In Ontario, several individuals are authorized to notarize documents. Here are some of the authorized officials who can perform notarial services:
- Lawyers and barristers: Any lawyer or barrister in good standing with the Law Society of Ontario has the authority to notarize documents.
- Notary public: A person who has been appointed as a notary public by the Ministry of the Attorney General in Ontario is authorized to notarize documents. Notaries public can be lawyers or individuals specifically appointed as notaries.
- Commissioners for taking affidavits: Commissioners for taking affidavits, also known as commissioners of oaths, are authorized to administer oaths and take affidavits. Many lawyers, as well as certain other professionals, can be commissioners for taking affidavits.
- Justices of the peace: Justices of the peace, who are judicial officers, have the authority to administer oaths and take affidavits.
- Certain other professionals: Some professionals, such as notaries public in other jurisdictions, may also be authorized to notarize documents in Ontario, depending on their specific qualifications and credentials.
It’s important to note that the individuals authorized to notarize documents may vary depending on the nature of the document and its intended use. It’s recommended to consult with the specific authority or organization requiring the notarization to confirm the acceptable authorities in each case.
What kind of documents need to be notarized in Canada?
In Canada, various types of documents may require notarization depending on their nature and purpose. Some common documents that often require notarization include:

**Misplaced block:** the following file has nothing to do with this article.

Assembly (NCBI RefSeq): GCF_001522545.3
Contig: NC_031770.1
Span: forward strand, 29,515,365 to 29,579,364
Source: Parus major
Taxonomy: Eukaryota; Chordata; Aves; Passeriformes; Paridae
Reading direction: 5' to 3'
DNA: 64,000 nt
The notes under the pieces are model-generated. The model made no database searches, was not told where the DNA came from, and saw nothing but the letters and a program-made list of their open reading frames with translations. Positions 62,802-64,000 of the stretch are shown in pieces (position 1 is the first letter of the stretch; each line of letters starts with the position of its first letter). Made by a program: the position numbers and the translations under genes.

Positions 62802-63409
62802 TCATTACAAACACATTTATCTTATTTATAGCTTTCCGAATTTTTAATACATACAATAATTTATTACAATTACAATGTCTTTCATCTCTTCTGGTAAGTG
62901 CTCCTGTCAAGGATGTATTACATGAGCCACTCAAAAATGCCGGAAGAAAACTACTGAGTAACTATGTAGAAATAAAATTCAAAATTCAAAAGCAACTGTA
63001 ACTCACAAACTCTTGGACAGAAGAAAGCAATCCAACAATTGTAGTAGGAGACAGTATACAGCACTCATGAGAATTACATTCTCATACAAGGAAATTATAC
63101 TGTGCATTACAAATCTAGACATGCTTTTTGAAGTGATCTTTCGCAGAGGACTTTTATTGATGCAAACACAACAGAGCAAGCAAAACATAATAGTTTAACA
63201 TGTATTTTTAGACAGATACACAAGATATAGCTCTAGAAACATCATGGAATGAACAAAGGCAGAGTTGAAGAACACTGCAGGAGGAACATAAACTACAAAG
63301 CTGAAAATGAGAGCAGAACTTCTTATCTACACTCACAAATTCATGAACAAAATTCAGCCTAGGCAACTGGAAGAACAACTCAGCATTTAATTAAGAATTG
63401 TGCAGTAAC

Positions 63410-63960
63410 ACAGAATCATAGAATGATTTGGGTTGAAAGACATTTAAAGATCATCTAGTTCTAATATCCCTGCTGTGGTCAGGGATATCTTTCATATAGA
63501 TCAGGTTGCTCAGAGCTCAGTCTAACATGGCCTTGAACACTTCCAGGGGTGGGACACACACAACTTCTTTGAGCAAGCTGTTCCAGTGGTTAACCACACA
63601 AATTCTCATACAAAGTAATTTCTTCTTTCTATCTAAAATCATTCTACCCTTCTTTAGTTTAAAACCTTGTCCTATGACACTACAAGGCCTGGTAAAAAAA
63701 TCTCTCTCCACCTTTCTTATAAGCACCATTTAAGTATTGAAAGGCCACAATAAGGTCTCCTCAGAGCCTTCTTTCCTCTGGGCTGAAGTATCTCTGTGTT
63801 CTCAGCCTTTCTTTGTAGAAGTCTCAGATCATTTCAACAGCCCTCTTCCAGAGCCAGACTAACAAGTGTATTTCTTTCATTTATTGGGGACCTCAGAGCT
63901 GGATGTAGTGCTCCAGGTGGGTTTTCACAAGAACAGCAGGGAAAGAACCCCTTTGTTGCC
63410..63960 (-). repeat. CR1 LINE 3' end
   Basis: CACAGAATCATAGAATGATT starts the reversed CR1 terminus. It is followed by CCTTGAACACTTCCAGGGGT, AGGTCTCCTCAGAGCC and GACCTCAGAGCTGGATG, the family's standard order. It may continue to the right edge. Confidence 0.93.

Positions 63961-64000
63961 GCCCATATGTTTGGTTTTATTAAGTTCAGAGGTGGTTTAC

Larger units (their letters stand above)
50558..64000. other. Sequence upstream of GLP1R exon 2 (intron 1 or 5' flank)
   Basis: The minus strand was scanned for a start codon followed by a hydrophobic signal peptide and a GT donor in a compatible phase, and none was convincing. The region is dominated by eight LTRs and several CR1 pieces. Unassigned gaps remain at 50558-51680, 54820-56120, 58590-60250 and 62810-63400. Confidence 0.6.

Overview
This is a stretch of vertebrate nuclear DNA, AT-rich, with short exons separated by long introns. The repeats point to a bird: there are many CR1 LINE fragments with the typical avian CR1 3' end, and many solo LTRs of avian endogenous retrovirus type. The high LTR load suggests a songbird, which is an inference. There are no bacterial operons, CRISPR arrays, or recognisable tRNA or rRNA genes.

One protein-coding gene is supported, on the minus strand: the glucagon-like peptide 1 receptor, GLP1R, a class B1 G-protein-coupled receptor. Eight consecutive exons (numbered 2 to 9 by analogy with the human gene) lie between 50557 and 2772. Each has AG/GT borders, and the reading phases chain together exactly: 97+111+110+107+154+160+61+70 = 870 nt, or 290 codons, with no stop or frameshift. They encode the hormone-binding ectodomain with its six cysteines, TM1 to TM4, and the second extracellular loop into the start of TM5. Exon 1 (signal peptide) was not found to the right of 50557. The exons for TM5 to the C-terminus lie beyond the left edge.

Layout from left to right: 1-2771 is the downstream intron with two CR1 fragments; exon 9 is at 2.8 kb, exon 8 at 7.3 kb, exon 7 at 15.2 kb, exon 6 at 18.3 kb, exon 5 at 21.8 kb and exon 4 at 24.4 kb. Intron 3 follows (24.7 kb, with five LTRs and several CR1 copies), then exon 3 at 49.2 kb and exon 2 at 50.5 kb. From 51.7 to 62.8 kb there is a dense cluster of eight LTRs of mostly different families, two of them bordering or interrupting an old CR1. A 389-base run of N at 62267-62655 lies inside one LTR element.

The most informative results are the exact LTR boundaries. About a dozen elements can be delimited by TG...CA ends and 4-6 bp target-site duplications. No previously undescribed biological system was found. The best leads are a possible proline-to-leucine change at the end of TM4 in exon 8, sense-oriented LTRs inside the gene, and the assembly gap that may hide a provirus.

- Affidavits: Affidavits are sworn statements or declarations made under oath or affirmation. They are used to provide evidence or information in legal proceedings or administrative matters.
- Statutory declarations: Similar to affidavits, statutory declarations are written statements of facts that are made under oath or affirmation. They are commonly used for various legal, administrative, or regulatory purposes.
- Powers of Attorney: A power of attorney is a legal document that authorizes someone (the attorney or agent) to act on behalf of another person (the donor) in legal, financial, or personal matters. Notarization may be required to authenticate the signatures and ensure the document’s validity.
- Consent forms: Some consent forms, such as those related to travel permissions for minors, medical procedures, or legal agreements, may require notarization to verify the authenticity of the consent.
- Real estate documents: Certain real estate documents, such as deeds, mortgages, and property transfers, may require notarization to establish their validity and to ensure compliance with legal requirements.
- Certification of copies: Notaries can certify copies of original documents, which can be useful when submitting important documents to government agencies, educational institutions, or other organizations.
- International documents: Documents intended for use abroad, such as certificates, diplomas, powers of attorney, or business agreements, may need notarization to comply with the requirements of foreign jurisdictions.
It’s important to note that the specific requirements for notarization may vary depending on the jurisdiction, purpose, and the authority or organization requesting the document. It’s recommended to consult with a notary public or legal professional to determine the specific notarization requirements for your particular document.